Operations ear

Closure hole in the eardrum

A hole in the eardrum (eardrum perforation) can be closed in several ways, depending on the size and cause of the hole. Here are some possible treatment methods:

  1. Conservative treatment: small holes in the eardrum can often close on their own. In such cases, the doctor may recommend conservative treatment, in which the patient keeps the ear dry and does not allow foreign objects or water to enter the ear. The doctor may also prescribe ear drops to prevent infection and help the healing process.
  2. Surgical "repair": for larger holes or holes that do not heal on their own, surgical "repair" may be necessary. This procedure is called a tympanoplasty and can be performed under local or general anesthesia. During surgery, the hole in the eardrum is covered with a tissue patch or artificial material to close it. In some cases, reconstruction of the ossicles may also be necessary.
  3. tympanostomy tubes: For recurrent middle ear infections or fluid buildup in the middle ear, the doctor may insert tympanostomy tubes. These small tubes are inserted into the eardrum to improve ventilation of the middle ear and drain fluid buildup. In some cases, the hole in the eardrum may be closed while the tubes are being inserted.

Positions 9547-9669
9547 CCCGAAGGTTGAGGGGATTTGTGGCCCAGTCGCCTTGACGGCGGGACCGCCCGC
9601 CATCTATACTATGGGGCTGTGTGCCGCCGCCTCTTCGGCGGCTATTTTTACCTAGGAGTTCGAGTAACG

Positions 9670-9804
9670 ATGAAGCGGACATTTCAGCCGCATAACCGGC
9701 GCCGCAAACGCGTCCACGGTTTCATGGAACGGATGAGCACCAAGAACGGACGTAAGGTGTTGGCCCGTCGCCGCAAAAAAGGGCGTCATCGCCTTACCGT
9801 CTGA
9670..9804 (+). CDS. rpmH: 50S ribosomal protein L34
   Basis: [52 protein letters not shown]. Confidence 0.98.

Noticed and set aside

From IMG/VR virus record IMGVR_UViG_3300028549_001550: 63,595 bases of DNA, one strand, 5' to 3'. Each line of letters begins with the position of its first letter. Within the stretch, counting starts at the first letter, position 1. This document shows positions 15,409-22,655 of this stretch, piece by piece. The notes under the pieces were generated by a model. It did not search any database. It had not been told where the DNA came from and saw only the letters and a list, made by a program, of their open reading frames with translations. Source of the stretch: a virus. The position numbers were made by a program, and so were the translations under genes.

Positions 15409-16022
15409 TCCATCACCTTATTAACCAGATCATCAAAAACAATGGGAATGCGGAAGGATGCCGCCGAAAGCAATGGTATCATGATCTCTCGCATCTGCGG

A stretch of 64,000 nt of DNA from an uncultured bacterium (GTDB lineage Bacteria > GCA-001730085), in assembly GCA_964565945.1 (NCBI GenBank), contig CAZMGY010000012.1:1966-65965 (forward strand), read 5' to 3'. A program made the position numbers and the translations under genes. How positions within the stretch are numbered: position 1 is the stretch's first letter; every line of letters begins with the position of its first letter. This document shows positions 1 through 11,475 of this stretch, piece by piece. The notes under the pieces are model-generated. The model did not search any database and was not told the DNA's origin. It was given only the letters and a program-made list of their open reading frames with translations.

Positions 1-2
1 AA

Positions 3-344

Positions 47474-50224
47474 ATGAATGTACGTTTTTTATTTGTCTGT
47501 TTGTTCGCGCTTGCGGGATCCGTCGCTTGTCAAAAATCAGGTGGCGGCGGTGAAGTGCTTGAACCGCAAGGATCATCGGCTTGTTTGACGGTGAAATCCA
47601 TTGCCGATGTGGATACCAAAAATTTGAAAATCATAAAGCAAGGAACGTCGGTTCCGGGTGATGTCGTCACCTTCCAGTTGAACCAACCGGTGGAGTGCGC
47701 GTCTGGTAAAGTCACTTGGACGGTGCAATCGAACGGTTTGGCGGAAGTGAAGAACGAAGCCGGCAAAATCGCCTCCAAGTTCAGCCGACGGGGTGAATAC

It is important to see an ear, nose and throat doctor to determine the best treatment option for a hole in the eardrum. Each case is unique, and the physician will consider the patient's individual circumstances to recommend the appropriate treatment.

Restoration of the ossicular chain

Defective ossicles in the middle ear can be repaired or replaced through surgery. This procedure is called ossiculoplasty and can include several techniques:

  1. Ossicular reconstruction: in this method, the defective or damaged ossicles (malleus, incus, stapes) are removed and replaced with artificial prostheses or implants. These prostheses can be made of different materials such as titanium, ceramic or plastic. The surgeon attaches the prostheses to the remaining parts of the ossicles or to the petrous bone in the middle ear to restore sound transmission.
  2. Tympanoplasty with ossicular reconstruction: in some cases, ossiculoplasty may be combined with tympanoplasty. In a tympanoplasty, the eardrum is repaired or replaced while the defective ossicles are reconstructed. This combined procedure may be necessary when both the eardrum and ossicles are damaged.
  3. Use of autologous tissue

It is important to see an otolaryngologist to determine the best treatment option for defective ossicles in the middle ear. The physician will consider the patient's individual circumstances and recommend the appropriate technique to improve hearing.


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